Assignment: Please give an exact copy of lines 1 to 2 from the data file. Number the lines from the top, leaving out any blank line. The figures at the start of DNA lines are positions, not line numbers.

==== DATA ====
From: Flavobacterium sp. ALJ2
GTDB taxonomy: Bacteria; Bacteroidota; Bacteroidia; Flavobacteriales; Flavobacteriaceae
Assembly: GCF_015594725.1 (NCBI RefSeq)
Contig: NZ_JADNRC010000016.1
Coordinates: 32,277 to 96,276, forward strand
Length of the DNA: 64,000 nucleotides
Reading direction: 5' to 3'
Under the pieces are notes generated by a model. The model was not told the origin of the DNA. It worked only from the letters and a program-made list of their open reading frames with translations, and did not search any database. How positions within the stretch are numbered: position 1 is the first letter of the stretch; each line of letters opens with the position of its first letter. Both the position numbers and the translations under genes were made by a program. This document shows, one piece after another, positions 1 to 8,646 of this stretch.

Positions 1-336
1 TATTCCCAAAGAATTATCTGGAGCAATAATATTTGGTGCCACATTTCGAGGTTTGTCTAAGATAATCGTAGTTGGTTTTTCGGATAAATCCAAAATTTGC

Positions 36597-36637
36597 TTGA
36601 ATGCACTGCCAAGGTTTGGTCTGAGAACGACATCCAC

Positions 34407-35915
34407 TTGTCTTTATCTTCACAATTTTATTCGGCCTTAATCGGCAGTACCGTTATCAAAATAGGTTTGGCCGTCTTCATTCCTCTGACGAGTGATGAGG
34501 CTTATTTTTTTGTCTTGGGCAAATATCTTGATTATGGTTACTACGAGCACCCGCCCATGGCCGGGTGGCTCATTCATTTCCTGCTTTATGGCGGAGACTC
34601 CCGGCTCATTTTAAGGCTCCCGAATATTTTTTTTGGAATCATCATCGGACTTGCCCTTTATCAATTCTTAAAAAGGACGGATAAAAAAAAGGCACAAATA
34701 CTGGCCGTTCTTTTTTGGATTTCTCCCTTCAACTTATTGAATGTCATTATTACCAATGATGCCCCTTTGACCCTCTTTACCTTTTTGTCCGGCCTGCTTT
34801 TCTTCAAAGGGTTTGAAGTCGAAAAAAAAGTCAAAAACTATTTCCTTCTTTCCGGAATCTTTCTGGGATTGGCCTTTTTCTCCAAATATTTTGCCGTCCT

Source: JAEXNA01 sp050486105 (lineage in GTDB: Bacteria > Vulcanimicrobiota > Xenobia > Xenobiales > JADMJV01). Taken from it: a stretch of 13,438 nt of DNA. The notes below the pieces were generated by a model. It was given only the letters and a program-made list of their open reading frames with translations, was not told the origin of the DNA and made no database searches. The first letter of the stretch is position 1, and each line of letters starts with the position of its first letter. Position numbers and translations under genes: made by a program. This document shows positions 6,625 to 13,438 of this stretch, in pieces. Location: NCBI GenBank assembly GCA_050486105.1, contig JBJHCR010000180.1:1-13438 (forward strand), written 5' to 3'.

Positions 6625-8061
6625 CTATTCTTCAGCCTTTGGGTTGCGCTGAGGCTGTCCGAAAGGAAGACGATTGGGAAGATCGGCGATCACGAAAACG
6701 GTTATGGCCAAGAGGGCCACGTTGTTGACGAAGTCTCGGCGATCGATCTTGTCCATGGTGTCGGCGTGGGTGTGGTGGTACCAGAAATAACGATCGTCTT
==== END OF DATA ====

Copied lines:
From: Flavobacterium sp. ALJ2
GTDB taxonomy: Bacteria; Bacteroidota; Bacteroidia; Flavobacteriales; Flavobacteriaceae